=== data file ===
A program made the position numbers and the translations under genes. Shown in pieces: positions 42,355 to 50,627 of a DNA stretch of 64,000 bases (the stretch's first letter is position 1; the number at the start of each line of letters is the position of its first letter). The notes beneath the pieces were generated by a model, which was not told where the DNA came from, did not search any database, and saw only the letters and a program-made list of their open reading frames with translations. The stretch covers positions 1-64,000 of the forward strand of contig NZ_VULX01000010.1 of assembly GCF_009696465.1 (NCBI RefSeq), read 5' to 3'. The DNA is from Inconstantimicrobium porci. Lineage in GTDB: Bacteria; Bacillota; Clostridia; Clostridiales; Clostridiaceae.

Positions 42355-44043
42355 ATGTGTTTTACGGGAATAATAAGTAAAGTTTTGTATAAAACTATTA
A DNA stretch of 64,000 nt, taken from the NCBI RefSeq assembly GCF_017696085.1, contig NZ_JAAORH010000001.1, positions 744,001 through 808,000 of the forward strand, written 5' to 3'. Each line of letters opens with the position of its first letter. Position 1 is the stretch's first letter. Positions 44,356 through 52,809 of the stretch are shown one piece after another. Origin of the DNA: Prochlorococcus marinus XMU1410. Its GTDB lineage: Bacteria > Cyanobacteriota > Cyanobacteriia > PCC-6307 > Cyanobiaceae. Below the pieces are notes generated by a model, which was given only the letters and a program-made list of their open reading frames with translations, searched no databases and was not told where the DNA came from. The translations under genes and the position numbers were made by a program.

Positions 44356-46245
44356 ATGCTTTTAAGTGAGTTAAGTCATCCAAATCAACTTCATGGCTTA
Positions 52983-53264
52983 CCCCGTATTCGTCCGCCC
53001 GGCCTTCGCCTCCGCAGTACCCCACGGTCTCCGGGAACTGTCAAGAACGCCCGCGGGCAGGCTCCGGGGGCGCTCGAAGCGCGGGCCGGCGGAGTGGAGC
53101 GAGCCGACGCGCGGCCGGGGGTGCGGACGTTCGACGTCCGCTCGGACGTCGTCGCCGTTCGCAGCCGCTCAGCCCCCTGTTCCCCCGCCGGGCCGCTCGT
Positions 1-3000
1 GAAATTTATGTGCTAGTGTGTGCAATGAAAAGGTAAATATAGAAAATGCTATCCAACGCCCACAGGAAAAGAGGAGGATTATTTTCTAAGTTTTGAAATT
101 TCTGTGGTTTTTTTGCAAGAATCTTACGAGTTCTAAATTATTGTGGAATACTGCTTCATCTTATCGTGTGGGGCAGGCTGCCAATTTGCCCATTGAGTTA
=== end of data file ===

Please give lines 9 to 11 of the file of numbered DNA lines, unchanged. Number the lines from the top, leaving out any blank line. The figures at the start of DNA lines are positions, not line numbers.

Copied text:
53001 GGCCTTCGCCTCCGCAGTACCCCACGGTCTCCGGGAACTGTCAAGAACGCCCGCGGGCAGGCTCCGGGGGCGCTCGAAGCGCGGGCCGGCGGAGTGGAGC
53101 GAGCCGACGCGCGGCCGGGGGTGCGGACGTTCGACGTCCGCTCGGACGTCGTCGCCGTTCGCAGCCGCTCAGCCCCCTGTTCCCCCGCCGGGCCGCTCGT
Positions 1-3000